Friday, July 18, 2014

Religion and postpartum depression

Kaleigh Velasquez is an undergraduate student here at Trinity Christian College. 
The article that I reviewed deals with postpartum depression and how religion may play a role in overcoming this disorder (Zittel-Palamara, Cercone & Rockmaker, 2009). Postpartum depression is a form of depression that happens after a woman gives birth. The symptoms are similar to major depression and are characterized by anxiety, having a short temper, feeling hopeless or guilty, a decrease in appetite, inability to focus, decreased interest in the baby, and having trouble sleeping.
Postpartum depression is more likely in disadvantaged communities than in advantaged communities and also higher within African American and Latino communities rather than Caucasians. This type of depression affects between 15% to 25% of woman annually, but there are also reports of 34% to 55% of woman suffering (Zittel-Palamara, Cercone & Rockmaker, 2009).
When it comes to treatments, the most common is medication and specifically antidepressants. Even though antidepressants may work for a certain client, many clients claim they take them without knowing their other treatment options. Other medical treatments include alternative medicines and hormone treatments. A medical perspective also uses hospitalization, as well as day and visitation programs. Another form of treatment is psychological based interventions. These include individual and group counseling.
There are different types of treatment that combat postpartum depression, some of them with the use of religion and spirituality. It is said that nearly 60% of the women struggling found strength in religion. There are different ways in which a professionals may introduce spirituality into a treatment. One way is having the professional bring spirituality into the session directly. Another way is having the client bring spirituality into the session willingly (Zittel-Palamara, Cercone & Rockmaker, 2009).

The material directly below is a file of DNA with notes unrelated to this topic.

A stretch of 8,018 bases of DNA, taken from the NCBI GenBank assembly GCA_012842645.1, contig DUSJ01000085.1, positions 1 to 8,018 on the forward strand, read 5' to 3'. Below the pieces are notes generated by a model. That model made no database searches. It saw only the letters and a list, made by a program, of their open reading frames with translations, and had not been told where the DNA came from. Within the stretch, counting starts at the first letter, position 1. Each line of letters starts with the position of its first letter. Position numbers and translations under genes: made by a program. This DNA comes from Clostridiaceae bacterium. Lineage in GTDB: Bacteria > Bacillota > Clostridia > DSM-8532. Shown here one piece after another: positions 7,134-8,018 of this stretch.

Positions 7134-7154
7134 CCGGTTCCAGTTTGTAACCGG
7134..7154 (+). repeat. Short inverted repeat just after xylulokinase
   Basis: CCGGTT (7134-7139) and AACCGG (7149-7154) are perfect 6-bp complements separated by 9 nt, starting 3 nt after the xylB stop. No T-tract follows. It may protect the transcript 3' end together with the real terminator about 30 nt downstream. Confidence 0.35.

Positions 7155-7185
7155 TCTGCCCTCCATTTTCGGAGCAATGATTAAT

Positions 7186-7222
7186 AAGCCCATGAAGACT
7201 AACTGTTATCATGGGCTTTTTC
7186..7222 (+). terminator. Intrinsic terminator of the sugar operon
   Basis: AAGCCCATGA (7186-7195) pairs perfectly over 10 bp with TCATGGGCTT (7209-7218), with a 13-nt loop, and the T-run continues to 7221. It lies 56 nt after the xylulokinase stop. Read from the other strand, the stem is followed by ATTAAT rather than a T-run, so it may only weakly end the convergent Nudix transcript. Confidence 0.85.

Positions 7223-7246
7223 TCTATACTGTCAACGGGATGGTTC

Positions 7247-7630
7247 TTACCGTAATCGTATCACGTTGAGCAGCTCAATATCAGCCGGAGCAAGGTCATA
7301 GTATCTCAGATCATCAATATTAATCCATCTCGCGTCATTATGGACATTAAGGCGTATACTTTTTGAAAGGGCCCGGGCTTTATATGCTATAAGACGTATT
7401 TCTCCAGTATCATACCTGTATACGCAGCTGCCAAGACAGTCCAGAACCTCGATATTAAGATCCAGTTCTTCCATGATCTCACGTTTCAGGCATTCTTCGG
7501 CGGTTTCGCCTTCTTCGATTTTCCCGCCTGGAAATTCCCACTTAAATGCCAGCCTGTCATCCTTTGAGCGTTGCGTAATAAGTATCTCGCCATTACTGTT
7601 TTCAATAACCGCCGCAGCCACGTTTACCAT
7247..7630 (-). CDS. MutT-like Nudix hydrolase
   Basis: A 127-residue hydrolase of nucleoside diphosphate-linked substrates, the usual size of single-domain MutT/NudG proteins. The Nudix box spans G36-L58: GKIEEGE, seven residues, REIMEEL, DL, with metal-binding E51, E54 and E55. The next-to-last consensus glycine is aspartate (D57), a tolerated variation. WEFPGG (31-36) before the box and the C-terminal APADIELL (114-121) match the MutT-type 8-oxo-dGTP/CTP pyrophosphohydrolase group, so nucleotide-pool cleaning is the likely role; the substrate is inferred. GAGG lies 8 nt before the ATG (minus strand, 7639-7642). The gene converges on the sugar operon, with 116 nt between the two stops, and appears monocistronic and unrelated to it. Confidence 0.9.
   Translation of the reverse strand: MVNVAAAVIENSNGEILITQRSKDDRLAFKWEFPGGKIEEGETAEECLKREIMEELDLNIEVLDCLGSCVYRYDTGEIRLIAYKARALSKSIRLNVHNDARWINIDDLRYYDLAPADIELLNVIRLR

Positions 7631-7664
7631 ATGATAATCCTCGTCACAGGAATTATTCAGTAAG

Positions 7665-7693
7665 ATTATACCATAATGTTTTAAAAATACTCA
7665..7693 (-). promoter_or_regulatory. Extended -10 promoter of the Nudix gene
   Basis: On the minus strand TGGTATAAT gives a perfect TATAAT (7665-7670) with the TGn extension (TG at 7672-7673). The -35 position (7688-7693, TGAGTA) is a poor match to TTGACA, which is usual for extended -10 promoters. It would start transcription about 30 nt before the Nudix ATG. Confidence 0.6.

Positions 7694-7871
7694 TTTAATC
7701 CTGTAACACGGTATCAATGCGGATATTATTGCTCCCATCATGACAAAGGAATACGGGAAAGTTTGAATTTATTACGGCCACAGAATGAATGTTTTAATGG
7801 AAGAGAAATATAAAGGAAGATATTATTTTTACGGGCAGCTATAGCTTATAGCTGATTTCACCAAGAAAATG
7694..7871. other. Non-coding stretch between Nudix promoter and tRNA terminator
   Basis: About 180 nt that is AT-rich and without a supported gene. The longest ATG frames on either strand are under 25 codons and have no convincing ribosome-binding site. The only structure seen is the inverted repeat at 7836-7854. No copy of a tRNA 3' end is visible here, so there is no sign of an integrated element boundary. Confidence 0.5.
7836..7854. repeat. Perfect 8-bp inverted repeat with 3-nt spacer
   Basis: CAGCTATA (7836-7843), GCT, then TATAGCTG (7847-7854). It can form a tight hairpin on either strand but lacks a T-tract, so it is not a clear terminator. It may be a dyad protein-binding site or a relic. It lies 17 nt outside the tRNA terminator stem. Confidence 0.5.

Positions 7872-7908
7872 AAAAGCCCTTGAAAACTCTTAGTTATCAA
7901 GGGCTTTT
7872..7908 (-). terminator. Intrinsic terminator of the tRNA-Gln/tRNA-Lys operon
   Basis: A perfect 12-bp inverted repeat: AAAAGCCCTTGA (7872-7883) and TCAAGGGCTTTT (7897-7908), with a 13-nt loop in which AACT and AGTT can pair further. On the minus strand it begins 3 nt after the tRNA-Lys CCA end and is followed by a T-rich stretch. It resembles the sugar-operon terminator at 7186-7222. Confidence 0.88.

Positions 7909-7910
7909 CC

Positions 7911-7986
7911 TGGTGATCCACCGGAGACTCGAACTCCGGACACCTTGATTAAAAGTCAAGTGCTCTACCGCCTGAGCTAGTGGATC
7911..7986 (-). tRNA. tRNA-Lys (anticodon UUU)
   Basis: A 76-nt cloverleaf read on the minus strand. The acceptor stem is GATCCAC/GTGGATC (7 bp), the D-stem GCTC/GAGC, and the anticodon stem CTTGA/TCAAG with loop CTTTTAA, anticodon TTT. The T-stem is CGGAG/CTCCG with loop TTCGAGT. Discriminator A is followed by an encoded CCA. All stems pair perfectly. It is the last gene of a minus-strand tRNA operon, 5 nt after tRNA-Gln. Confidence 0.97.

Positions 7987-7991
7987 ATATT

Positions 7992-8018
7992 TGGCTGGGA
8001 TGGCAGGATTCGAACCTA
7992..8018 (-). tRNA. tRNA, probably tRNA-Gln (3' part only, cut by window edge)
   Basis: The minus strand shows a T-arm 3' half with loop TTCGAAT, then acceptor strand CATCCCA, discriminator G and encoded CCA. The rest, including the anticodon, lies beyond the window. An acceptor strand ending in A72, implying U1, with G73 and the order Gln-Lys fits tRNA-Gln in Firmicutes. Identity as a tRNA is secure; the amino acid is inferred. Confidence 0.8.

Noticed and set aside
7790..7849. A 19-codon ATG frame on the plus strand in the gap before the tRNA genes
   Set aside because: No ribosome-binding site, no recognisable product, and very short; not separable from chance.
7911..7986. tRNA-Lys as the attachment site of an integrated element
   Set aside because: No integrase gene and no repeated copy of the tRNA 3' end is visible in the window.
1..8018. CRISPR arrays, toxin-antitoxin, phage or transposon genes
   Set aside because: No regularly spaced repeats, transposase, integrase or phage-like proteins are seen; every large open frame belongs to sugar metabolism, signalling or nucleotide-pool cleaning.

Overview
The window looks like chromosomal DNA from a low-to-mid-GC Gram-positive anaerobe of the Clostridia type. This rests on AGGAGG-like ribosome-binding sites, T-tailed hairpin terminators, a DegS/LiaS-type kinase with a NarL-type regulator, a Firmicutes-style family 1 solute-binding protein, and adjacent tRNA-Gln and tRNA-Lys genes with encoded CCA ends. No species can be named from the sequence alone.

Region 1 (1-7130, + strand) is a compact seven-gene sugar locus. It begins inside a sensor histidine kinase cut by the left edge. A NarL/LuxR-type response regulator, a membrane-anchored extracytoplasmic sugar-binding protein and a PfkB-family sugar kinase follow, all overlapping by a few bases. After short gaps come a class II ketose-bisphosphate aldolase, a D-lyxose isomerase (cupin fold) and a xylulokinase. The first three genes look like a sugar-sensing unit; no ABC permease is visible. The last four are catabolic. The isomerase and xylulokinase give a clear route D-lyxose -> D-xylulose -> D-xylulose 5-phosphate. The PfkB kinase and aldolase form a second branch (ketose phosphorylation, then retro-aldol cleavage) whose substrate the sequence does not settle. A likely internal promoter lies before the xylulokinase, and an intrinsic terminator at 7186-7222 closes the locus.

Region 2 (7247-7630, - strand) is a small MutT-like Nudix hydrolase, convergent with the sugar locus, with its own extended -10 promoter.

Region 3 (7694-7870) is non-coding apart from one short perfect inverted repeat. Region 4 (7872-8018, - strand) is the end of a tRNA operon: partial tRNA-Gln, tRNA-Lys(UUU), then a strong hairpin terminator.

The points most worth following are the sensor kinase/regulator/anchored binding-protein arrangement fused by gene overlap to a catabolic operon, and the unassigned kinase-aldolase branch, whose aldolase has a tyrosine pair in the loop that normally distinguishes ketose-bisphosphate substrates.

In one study almost two-thirds of the participants disclosed that they found strength from their religion. Of the women in the study, the vast majority reported having limited ability to access postpartum depression care. Over 50% of the women in the study that wanted spiritual guidance reported that it was not hard for them to find postpartum depression care. This study found that a lack of desire to seek spiritual assistance could actually be linked to these women’s longer exposure to mental health issues in their lives before their pregnancy (Zittel-Palamara, Cercone & Rockmaker, 2009) .
Women who believe that they find strength in their religion would be well served to seek treatment for postpartum depression that includes spirituality. When a person is under great stress and feelings of desperation, it is wise to turn to religion and spirituality because it appears to be a positive strategy to cope with these issues. Numerous studies done with people of color and individuals suffering from mental health issues have shown that people who turn to spirituality reported decrease in symptoms, a better outlook, and increased positivity (Zittel-Palamara, Cercone & Rockmaker, 2009).
My understanding of depression leads me to think that even with all the treatment options out there it is hard to find one that relieves the depression. Based on this article, I have learned that religion is a big part in the treatment process for some women. I feel like being prescribed antidepressants could have variable results and finding the strength through religion could be a stable base for some of these women struggling. Many people may need to be prescribed medications but can also focus on religion as part of their treatment plan.
This article leaves me wanting to do more research on the medical based treatments to see how effective/non-effective they are in comparison.  Also, a critique would be for them to do more follow-up studies so they know their results can be repeated.
Zittel-Palamara, K., Cercone, S.A. & Rockmaker, J.R. (2009). Spiritual support for women with postpartum depression. Journal of psychology and Christianity, 28(3), 213-223.